Rupert Pupkin Speaks: Favorite Moviegoing Experience - Adrian Charlie ""

Wednesday, November 13, 2013

Favorite Moviegoing Experience - Adrian Charlie

 Adrian is a film writer from Victoria, BC. He's new to the film festival circuit and looks forward to attending them on a regular basis. His favorite filmmakers include: Stanley Kubrick, Paul Thomas Anderson, Terrence Malick and up and comers Jeff Nichols and Derek Cianfrance. When he isn't watching movies he enjoys the pain of watching the Vancouver Canucks torture him for another season.
Follow him on twitter here:
https://twitter.com/Adrian_Charlie

The Death of the Movie Lineup
Some of you may remember a time before online reserved seating. Movie lovers had to stand in a line to buy tickets on the day the movie screened. Some theatres sold tickets in advance, yet you still had to line up early if you wanted good seats. How early? Die-hard fans showed up at least an hour early, especially on cheap night (remember those?).  Other films demanded a much longer commitment to obtain tickets and desirable seats.

The anticipated Star Wars prequel, Star Wars Episode 1: The Phantom Menace was a major player in 1999. Fans were so excited for the film that they were paying to see a movie just so they could see the trailer for The Phantom Menace. The stories are true, some fans were happy to watch the trailer and leave the theatre without staying for the film they paid to see.  Fans lined up in major cities for weeks! Fans paid people to save their spot. Can you imagine? Go to work/school for the day, relieve a person of your spot in the Star Wars lineup, then rinse and repeat? Those days are gone baby, gone. These stories must be remembered!

Let’s go back to May 17, 1999, One night before The Phantom Menace midnight screening. My brothers and I spent all year making plans for the midnight screening of The Phantom Menace. For some bizarre reason I did not watch a single frame of the trailerThe only thing I knew about the film going in was the fact that it’s about Darth Vader. The night before the midnight screening in Duncan, BC Canada was an exciting night. We didn’t sleep much that night. We grew up on Star Wars. We had Star Wars: bedding, toys,pajamas, mugs/glasses, a Yoda shampoo bottle and we watched the original trilogy countless times. The game plan? Survey the theatre at 6am. If there’s a line, we get in line. If there’s no line we see if there are people waiting in the parking lot. Deep down we already had our minds made up.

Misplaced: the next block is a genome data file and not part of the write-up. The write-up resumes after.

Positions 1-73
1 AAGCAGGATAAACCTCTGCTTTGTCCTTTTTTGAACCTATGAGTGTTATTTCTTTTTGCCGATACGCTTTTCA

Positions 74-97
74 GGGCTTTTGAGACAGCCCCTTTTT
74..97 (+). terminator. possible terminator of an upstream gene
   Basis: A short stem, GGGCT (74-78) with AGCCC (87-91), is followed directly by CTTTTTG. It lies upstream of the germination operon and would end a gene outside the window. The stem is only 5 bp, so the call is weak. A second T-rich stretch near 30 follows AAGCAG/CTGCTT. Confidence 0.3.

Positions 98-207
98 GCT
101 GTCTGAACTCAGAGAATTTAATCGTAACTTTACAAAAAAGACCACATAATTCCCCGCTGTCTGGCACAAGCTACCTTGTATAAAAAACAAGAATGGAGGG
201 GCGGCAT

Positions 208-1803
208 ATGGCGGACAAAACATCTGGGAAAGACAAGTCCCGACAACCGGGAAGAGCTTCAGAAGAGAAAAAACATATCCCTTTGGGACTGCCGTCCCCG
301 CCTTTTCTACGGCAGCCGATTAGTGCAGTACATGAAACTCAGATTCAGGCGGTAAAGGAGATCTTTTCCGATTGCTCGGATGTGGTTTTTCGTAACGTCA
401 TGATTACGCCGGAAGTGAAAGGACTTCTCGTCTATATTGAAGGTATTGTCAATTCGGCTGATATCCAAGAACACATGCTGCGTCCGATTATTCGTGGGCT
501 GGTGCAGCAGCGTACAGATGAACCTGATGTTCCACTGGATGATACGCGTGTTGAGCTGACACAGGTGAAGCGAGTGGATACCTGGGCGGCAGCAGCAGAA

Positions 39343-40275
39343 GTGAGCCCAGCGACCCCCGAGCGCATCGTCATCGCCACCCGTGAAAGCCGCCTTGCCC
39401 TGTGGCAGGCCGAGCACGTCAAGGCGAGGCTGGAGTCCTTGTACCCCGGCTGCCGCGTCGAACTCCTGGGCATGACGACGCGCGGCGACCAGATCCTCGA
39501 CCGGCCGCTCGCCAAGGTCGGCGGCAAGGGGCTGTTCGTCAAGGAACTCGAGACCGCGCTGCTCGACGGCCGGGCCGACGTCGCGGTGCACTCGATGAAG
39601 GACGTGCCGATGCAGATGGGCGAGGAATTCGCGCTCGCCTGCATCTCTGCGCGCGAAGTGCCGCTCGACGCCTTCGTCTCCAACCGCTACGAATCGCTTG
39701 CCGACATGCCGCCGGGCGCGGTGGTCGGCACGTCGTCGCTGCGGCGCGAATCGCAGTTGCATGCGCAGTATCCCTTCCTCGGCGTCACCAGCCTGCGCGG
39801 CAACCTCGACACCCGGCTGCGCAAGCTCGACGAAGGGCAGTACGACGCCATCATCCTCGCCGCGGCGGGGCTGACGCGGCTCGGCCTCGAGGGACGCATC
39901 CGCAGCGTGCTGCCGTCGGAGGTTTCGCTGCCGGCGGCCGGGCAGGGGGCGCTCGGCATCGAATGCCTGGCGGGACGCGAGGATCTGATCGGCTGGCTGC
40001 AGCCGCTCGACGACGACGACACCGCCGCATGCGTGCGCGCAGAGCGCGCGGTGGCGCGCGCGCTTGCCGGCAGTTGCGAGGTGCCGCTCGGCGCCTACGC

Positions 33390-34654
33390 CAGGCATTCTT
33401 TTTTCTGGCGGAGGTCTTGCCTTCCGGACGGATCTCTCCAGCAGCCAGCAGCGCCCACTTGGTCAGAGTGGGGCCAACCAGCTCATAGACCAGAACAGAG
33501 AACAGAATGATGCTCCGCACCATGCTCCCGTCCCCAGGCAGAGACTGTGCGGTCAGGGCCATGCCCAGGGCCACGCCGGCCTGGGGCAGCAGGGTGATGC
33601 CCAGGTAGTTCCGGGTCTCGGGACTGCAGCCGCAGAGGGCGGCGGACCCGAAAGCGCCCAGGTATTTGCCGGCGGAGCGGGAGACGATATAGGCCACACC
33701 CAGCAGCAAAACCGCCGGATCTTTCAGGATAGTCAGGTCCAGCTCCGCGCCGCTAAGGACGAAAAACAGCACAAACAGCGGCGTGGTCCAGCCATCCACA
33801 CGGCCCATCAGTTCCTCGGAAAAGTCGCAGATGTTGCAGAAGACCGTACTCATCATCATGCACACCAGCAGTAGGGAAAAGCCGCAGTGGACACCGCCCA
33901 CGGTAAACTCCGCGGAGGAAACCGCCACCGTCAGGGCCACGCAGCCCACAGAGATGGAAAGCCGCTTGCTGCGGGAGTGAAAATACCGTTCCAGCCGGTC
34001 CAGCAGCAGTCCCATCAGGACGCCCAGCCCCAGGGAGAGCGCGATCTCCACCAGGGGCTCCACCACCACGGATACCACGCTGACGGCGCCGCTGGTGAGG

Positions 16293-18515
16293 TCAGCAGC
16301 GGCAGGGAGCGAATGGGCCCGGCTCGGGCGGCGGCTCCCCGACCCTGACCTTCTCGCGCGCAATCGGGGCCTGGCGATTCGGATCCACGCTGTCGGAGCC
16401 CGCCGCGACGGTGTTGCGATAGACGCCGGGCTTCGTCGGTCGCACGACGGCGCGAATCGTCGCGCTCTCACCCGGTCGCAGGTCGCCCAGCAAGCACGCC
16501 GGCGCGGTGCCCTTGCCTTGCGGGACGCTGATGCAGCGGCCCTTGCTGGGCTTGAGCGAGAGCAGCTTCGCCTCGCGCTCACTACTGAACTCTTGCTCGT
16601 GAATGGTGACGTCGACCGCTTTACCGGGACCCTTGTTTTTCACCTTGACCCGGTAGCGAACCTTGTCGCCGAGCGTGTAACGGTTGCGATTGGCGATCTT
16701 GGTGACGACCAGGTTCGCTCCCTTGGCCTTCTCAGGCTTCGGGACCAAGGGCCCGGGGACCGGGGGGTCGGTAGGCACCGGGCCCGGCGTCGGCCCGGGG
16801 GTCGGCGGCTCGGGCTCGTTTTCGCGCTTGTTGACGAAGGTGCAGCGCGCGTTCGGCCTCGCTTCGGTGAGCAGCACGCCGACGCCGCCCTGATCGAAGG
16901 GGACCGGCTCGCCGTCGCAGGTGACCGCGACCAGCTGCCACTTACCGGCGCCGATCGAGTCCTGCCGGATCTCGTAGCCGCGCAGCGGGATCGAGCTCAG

We drove to the theatre at 6am and nobody was in line. Equipped with McDonald’s breakfast and lawn chairs we staked our claim as the first people in line. As suspected there were some other fans parked nearby, they got in line shortly after us. With 18 hours until the movie we had to find ways to pass the time.

Fellow Star Wars fans brought classic time wasters: Gameboys, board games, card games, music and endless chatter about Star Wars. Did I mention the awesome lightsaber fights? That was my first glimpse of Darth Maul’s double-bladed lightsaber. The energy grew with each person who joined the line.